If you live in a mostly frost-free climate, your plants will probably cope with winter outside, as long as you don’t cut the branches too short (leaving about 10cms of stem at the base during pruning).
These plants do last a few years in temperate and warmer climates.
In cool temperate districts, it might be a good idea to take cuttings that you’ll use for next year’s crop.
Cuttings need to be rooted before planting, using either commercial rooting hormones or a natural base like honey.
Stevia seed is apparently very tricky to germinate, and the cutting method is your best option.

I should mention that the stevioside content is only 12% in the leaves you grow compared with the 80-90% that commercially extracted stevia has.
It’s still had a decent amount of sweetness all the same.
So you’ve picked the leaves now you need to dry them.
As with drying all herbs you can hang your bunch of leaves upside down in a warm dry place.
Otherwise, on a  warm day, your stevia crop can be quick dried in the full sun in about 12 hours. If you have a home dehydrator use that instead.
Finally crush the leaves either by hand,  in a coffee grinder or mortar and pestle that you use for spices and herbs.
The dried leaves last indefinitely!
If you add two or three leaves added whole or powdered, that’s enough to sweeten a cup of tea or coffee.
HOT TIP: Another way is to make your own liquid stevia extract by adding a cup of warm water to 1/4 cup of fresh, finely-crushed stevia leaves. This mixture should set for 24 hours and then be refrigerated.

Why are they good for you?

 Stevia is a natural sweetener that has zero calories and isn't metabolised by the body.
Stevia isn’t suitable for everything in cooking but you can use it to sweeten drinks, fruits, salad dressings, stewed fruit, yogurt and most creamy desserts.
The processed Stevia that you buy in the shops has been stripped of all the natural goodness that Stevia contains, so it’s better to grow your own Stevia.

Some suppliers for you to source your Stevia. and


with landscape designer Louise McDaid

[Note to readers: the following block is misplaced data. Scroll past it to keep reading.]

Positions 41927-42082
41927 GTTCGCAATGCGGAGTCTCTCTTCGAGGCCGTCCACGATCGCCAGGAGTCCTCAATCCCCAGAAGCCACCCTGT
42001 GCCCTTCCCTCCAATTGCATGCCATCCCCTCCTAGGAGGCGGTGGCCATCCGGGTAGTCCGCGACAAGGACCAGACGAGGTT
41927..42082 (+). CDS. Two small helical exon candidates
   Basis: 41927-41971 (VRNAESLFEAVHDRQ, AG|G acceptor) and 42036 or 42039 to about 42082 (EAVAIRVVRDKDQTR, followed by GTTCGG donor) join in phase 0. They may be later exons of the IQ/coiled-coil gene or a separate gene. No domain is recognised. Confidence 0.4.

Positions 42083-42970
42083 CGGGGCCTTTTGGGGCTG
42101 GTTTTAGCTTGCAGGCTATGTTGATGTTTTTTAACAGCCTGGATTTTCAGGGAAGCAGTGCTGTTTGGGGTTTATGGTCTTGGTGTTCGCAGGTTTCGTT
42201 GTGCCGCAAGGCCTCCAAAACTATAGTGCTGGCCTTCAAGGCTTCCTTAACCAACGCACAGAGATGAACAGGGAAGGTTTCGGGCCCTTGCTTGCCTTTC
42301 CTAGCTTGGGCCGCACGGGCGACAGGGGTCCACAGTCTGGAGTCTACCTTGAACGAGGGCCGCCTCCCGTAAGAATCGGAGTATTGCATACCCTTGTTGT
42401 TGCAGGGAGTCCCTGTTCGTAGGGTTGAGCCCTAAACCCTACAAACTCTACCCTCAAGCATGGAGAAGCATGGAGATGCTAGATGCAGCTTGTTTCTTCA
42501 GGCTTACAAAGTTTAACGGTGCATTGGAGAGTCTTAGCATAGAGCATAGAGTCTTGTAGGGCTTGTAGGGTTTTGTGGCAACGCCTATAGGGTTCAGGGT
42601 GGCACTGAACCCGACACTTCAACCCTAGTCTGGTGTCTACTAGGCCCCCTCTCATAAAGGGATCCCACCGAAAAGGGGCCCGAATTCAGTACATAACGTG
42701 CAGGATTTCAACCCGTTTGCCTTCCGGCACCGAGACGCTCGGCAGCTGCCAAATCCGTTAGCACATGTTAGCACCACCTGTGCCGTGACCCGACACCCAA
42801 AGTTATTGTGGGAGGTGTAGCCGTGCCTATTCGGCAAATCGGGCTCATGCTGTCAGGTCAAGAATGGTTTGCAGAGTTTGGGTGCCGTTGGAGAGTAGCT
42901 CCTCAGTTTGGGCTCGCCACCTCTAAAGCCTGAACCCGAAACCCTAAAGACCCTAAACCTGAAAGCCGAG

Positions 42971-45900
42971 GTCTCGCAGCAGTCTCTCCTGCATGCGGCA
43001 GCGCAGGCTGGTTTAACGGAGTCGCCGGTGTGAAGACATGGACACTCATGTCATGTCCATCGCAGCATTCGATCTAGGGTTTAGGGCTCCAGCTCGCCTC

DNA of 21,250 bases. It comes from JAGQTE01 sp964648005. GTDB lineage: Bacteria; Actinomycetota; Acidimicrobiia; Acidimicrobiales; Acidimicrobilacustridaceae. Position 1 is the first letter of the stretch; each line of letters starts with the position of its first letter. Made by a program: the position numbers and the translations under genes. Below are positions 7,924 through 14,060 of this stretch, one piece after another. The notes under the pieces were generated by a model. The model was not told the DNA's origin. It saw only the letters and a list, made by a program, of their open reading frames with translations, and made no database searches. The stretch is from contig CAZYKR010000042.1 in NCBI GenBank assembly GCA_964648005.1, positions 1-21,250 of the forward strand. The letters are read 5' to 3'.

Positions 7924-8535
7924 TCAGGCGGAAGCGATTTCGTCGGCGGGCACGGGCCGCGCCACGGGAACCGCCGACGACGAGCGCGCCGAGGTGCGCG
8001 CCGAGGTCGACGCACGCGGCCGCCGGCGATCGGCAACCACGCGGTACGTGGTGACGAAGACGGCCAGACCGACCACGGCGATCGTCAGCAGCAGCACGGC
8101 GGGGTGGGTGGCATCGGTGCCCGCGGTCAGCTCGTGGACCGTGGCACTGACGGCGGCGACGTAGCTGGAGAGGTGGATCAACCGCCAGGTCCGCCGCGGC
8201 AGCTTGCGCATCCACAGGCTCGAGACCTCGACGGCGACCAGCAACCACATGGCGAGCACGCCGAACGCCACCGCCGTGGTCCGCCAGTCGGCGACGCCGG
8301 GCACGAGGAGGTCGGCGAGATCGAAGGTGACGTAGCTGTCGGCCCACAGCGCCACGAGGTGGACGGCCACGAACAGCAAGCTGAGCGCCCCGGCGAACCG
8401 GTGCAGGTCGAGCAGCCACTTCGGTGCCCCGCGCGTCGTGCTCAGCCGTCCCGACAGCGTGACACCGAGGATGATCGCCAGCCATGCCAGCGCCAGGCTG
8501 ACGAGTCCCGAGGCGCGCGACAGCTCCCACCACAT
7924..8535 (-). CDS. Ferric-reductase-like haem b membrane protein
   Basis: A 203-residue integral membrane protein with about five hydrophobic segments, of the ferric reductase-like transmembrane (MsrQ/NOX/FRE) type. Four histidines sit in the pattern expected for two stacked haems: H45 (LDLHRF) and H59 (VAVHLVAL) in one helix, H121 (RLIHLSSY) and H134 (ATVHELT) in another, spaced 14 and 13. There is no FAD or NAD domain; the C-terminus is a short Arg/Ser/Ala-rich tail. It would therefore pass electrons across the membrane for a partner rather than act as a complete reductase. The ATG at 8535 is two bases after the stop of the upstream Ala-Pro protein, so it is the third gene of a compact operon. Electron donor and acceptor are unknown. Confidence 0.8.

photo: Real World Gardener


Today starts a new series on dry gardening around Australia.
We’re not talking cactus and succulents specifically or gardening with only hardy native plants.
The idea behind this series is that summers are getting warmer so we need to look at how we garden, and what we can do to preserve our precious plants.
Let’s find out what this is all about.

It's important to know what type of soil you have.

Once you work that out, you can set about improving it (if it needs it) which will save you years of headache in the years to come.
Poor sandy soils and waterlogged heavy clay soils are just two that need to be improved.

If you ignore this step, your plants will refuse to grow well, and you may end up spending too much money on fertilisers and pest control products to overcome soil deficiencies.

Plants that grow in the wrong conditions, tend to be stressed and easily succumb to pest and disease.

If you’re looking at a large garden and thinking, how am I going to achieve that better soil profile?
Don’t think of doing the whole garden at once. Start working on a small corner by giving it the right amount of mulch and compost.
Then gradually work your way around the garden over several months. Look it may even take a couple of years, but at least you’ve started.

If you have any questions about this week’s any trees on your property, send it our email address, or  you can write in for a fact sheet.



Many sedums are grown as garden plants around, because they have interesting and attractive appearance and can be quite hardy.

The various species differ in their requirements; some are cold-hardy but do not tolerate heat, some require heat but do not tolerate cold.

It's no surprise that Sedums are considered to be a stand-by perennial.

In Autumn, upright stalks carry flowerheads of pink red, yellow or ochre, the colour deepening through as the flowers age. A bee and butterfly favourite.

For the most part, absolutely trouble-free - aphids may be a problem if it is grown in shadier conditions.
In winter some varieties down right down and the life cycle starts again when tiny little foliage "cabbages" appear by late winter or early spring, and develop into a tidy low mound by summer.